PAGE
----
Culinary Catch-Up.

Well, I figure since I am too ill to produce a video today, I will at least update the blog.  I realize that most of my energy has gone into the YouTube channel, but I hope you are all enjoying it as much as I am.  It’s really been a lot of fun so far thinking of things to teach, and the best ways to cram it into a short video.

That being said, school has been taking up a lot of my time and it’s about to get a lot worse. By worse, I mean for my free-time, not for my actual life.  I just finished a term where I was in Cuisines Across Cultures, which is exactly what it sounds like.  It really opened my eyes to many different cuisines from around the world, and the different grains and things other regions eat.  It’s already changed the way I shop for food since I have purchased different kinds of flours, both kinds of couscous, quinoa and other things and stuff.  It’s exciting to try these new things and it’s fun to eat something different other than rice or potato.

I’m sure I’ll cover couscous in a video coming up because it’s a great grain, cooks quick and sops up flavors very nicely.  Quinoa is another one.  Slightly harder to find, but it’s one of the few grains that’s actually a complete protein, that is:  a protein that includes all 17 of the essential amino acids… You could technically live off of quinoa, not that you’d want to though.

I will take this time right now to fill you in on my practical exam from the last class, since I was freaking out over it for weeks, and I happened to do quite well.  We had to pull a secret ingredient out of a hat on Tuesday, then make a menu that included that ingredient three different ways on three different plates from three different cultures.  Catch all that?  My head was spinning too.  Nobody knew what sorts of ingredients we would be given.  I drew potatoes.  Now, at first glance, I was excited… But as I delved deep into the recesses of internet recipes, I realized it was gonna be a little harder than I thought.  BUT!  I persevered and created three dishes representing those three regions.

First, I made vichyssoise.  It’s a potato and leek soup that’s served cold.  Not very difficult, but it’s all about technique to make sure the flavor is right.  Being that it’s cold, you have to over-season it while it is warm because the cold deadens your palate a little bit.  Mine was a little too thick, which I knew but didn’t have time to fix.  The chef told me that it was “damn good” with the exception of it being a touch too thick.  It really did have a great flavor, and of the 4 or 5 times I have made this soup, this was hands-down the best.  In fact, this soup didn’t even compare to the other ones I made.  I was happy.

My second plate represented Ireland where I made a boxty…it’s a potato flatbread, that gets cooked like a pancake.  In fact, it looks like a pancake, but it’s formed into a dough, not a batter.  I minced up some scallions and put them in there.  I served that with a grilled flank steak and grilled carrots.  The bread had really good flavor, the steak was cooked beautifully and I was particularly proud of my carrots.  I cut them into rectangle shingles and blanched them in boiling water to cook them through… then grilled them right before serving to heat them back up, and give them nice grill marks.  I’ll use that technique again. Here’s the kicker though…my chef only ate the boxty.  He commented on the steak and carrots and how they were cooked nicely and presented well, but only ate the bread and graded me.  Oh well.  I got a good grade so that’s all that matters.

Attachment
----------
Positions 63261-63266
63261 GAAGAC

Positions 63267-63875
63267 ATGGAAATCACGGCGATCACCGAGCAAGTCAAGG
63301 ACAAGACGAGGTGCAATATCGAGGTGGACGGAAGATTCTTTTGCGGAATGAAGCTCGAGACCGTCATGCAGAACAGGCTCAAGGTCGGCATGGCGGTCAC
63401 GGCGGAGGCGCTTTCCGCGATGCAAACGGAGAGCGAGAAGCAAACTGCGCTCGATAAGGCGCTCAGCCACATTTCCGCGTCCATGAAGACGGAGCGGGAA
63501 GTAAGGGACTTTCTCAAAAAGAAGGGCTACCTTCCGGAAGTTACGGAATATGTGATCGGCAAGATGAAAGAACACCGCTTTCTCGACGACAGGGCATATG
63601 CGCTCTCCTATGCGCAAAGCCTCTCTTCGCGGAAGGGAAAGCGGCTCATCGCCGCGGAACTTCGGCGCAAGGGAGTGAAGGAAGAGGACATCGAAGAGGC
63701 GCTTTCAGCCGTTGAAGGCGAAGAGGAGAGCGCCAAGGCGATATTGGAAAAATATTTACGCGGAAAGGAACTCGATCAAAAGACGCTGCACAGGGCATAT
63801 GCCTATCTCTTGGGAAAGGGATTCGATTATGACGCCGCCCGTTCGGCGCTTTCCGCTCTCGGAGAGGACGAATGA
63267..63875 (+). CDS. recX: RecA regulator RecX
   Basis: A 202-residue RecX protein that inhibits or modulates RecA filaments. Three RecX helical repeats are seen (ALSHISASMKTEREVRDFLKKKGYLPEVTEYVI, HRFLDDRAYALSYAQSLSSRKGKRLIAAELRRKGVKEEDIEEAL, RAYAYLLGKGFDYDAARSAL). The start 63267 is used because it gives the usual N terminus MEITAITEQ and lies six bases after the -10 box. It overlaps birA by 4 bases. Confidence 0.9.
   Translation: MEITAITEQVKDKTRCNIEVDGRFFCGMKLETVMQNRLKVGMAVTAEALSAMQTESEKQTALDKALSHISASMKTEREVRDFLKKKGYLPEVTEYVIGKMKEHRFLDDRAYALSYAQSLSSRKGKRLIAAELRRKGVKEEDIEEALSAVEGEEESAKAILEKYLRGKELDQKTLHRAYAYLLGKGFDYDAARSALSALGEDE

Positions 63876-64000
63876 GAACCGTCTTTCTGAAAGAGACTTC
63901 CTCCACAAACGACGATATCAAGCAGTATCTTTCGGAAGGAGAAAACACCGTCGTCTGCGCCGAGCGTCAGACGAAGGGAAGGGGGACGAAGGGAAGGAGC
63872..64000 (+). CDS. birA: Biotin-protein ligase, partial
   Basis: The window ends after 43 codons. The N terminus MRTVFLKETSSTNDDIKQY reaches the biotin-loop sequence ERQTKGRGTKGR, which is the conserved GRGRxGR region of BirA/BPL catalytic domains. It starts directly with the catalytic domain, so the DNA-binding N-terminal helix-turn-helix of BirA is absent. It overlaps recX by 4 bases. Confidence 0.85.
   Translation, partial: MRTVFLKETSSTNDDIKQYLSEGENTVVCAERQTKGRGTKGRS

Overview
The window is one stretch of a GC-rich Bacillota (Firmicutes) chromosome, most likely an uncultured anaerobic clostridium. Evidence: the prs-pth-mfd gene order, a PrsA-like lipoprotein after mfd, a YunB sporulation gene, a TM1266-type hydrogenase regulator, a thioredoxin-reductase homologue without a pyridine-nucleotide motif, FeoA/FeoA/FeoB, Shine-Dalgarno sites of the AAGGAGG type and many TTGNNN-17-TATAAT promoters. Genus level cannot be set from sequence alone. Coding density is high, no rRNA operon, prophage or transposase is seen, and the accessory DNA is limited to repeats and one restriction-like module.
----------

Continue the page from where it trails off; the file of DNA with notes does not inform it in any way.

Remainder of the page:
Finally, I made gnocchi with shrimp in brown butter sauce, representing Italy.  This was my first time making gnocchi ever.  I had to make it from memory.  I did well 🙂  My only problem was that after I boiled them to cook them, I sauteed them in butter to crisp them up a little bit, but left them on the heat just a bit too long.  One side of most of the dumplings were at least slightly burnt.  I would say that this was my least successful dish, but that’s not to say it was bad necessarily.  I nailed the technique, just overcooked them a bit.  I plan on doing these in a video in the future since they are much easier to make than I thought, and they freeze well… So you can spend an hour making the dough and rolling them out, freeze them, and then in the future all you have to do it boil them and they’re good to go.

Did I mention that I only had 2 hours to do all of this?  Did I also mention that it had to all be from memory?  Yeah, I think I may have forgotten about that.  Regardless, my freaking-out for the weeks was simply over-reacting since I exceeded my own expectations and was left with some really good food to eat that night.  I then proceeded to come home and drink a few beers to calm my nerves.

Now I am moving into Wine and Beverage and Contemporary Cuisine classes.  In the former, we have no fewer than 3 or 4 tastings (of both wine and beer), and the latter… well in the latter we don’t use any animal proteins and we’re basically stuck with vegetarian, vegan and “other” types of food.  It will be interesting enough I suppose, but I’m just not that excited about it.  Hopefully my mind will be changed in a few weeks.

So that’s it for now.  Please keep an eye on my YouTube channel and continue to spread the word if you can.  The more people watch it, the more I am excited to continue doing it and trying new things.  On the horizon I’ve got stuffed hamburgers, homemade french fries and grilled pizza.  Just to give you a little teaser 🙂

Stay positive, love your life and play with your food.

About imasamurai

I am the owner of . A recent culinary graduate from Le Cordon Bleu just trying to make it to the next meal. I may not always do things the easy way, but I certainly do things the tasty way!
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